My 12 in 12 Challenge – November – Names in Titles – Book 12

Iris is contacted out of the blue about a sister of her grandmother who has been in a mental health institution for sixty years. The institution is closing down and Esme must find a place in the community. The problem is that no one in the family knew about this sister, no one knows why she was admitted in the first place and Esme’s sister is lost in dementia. The Vanishing Act of Esme Lennox by Maggie O’Farrell is a book about the lost people, usually women, who were condemned to a lifetime in homes because they were embarrassing to their families or had some sort of disability.

The story is told in impressions and brief memories by Esme, Iris and Kitty (Esme’s sister). It is not a straightforward narrative and you have to piece together what has happened yourself from snippets offered to you. You gain a picture of what Esme was like as a child and you understand that she probably had some form of autism or ADHD although there is never an official diagnosis. You only get glimpses into what life was like in the institution although these are enough to convey the horror of the existence. You never really grasp exactly what happened when Esme’s brother died or what Kitty’s marriage was like but you see enough to begin to understand what happened and why people behaved as they did.

This book is quite short but there is a lot in it, told in these memory fragments and odd comments. I liked the way that this was told but might have preferred a bit more information about some events. I do think that this is an effective way to tell a story about people who are losing memories and I liked the way that the reader is asked to build up the picture for themselves rather than have everything laid out for them.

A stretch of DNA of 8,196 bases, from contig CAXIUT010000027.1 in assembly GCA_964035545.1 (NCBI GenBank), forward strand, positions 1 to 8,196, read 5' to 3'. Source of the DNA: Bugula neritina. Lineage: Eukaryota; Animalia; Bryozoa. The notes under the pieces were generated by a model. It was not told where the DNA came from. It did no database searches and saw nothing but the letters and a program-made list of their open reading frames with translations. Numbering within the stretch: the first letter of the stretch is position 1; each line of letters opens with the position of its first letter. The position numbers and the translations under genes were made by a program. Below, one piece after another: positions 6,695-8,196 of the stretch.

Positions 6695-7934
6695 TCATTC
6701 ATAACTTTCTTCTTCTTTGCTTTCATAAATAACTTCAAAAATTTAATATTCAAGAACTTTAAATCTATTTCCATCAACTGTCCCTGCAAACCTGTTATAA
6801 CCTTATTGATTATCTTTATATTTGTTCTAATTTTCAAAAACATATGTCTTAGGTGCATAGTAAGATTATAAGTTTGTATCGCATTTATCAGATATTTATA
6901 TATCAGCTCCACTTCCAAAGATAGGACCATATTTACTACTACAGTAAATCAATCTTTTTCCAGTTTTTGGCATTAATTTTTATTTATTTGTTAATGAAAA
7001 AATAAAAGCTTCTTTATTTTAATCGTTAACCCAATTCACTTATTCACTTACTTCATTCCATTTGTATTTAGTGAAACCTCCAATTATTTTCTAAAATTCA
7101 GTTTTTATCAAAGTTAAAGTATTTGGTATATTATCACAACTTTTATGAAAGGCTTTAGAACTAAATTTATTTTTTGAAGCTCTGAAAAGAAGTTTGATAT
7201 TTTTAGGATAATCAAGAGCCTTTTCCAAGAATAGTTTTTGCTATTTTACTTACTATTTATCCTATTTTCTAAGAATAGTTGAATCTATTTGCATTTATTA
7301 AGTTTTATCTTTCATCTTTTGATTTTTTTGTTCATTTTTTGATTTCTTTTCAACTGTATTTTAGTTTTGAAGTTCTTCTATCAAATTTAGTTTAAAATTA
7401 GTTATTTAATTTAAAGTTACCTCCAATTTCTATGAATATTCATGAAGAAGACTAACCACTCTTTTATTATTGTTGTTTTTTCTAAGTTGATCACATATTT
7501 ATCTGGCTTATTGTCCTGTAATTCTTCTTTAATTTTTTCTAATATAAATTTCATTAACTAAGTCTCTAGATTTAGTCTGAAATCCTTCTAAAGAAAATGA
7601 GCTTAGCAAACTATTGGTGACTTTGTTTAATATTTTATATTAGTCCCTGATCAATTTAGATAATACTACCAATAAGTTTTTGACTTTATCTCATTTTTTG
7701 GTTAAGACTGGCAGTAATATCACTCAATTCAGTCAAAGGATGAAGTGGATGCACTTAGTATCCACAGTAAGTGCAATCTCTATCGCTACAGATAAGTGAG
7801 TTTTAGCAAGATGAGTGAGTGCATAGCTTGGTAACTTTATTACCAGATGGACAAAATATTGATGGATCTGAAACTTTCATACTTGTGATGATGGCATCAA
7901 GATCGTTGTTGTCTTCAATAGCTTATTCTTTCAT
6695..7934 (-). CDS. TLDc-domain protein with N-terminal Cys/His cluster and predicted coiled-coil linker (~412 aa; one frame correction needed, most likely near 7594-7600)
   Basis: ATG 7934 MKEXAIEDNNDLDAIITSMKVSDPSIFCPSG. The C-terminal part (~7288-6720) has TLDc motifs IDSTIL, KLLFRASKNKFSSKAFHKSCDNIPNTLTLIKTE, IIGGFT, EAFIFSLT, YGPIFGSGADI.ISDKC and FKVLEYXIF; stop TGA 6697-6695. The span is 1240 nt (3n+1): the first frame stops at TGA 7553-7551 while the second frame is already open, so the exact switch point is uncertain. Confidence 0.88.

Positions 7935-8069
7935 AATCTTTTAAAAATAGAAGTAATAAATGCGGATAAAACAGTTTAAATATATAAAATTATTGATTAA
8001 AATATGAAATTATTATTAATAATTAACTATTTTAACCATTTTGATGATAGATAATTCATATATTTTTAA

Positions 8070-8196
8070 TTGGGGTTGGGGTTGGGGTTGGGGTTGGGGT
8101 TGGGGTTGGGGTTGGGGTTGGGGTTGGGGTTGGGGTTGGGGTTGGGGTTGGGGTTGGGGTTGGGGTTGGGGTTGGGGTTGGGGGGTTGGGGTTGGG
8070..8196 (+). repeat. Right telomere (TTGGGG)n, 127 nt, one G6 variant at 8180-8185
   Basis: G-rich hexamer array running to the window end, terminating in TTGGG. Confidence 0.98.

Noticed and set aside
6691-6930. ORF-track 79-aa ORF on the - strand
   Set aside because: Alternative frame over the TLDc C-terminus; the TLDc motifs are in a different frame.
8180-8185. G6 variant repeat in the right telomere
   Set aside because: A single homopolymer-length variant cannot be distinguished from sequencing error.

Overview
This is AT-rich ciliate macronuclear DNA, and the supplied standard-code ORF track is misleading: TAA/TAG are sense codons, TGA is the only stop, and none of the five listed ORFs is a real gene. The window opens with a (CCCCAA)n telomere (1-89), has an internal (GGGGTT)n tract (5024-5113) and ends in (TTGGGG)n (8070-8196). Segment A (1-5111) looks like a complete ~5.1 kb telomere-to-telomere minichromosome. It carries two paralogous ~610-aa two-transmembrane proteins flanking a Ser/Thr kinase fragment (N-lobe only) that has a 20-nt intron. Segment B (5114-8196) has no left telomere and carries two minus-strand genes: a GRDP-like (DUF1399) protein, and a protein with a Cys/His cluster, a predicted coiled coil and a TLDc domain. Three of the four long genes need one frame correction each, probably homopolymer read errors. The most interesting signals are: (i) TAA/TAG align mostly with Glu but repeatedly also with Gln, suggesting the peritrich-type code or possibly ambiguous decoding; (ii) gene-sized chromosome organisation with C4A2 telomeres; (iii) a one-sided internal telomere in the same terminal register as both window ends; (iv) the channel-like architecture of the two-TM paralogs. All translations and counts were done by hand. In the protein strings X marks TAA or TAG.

I found the bits about Iris and her love life to be less compelling and I didn’t feel that this really fitted well with the story concerning Esme. I found Iris not to be a particularly attractive character – she seems impetuous and works from emotions rather than logic.

The end of this book is jarring and I didn’t expect it. Because the book ends suddenly you are left trying to review what you thought about Esme in the past and maybe reconsidering her whole situation. It is effective and clever.

I thought that this book was well done and engaging. I liked the writing style and the subject matter is important. It is a short book, set over a couple of days, and has a real impact.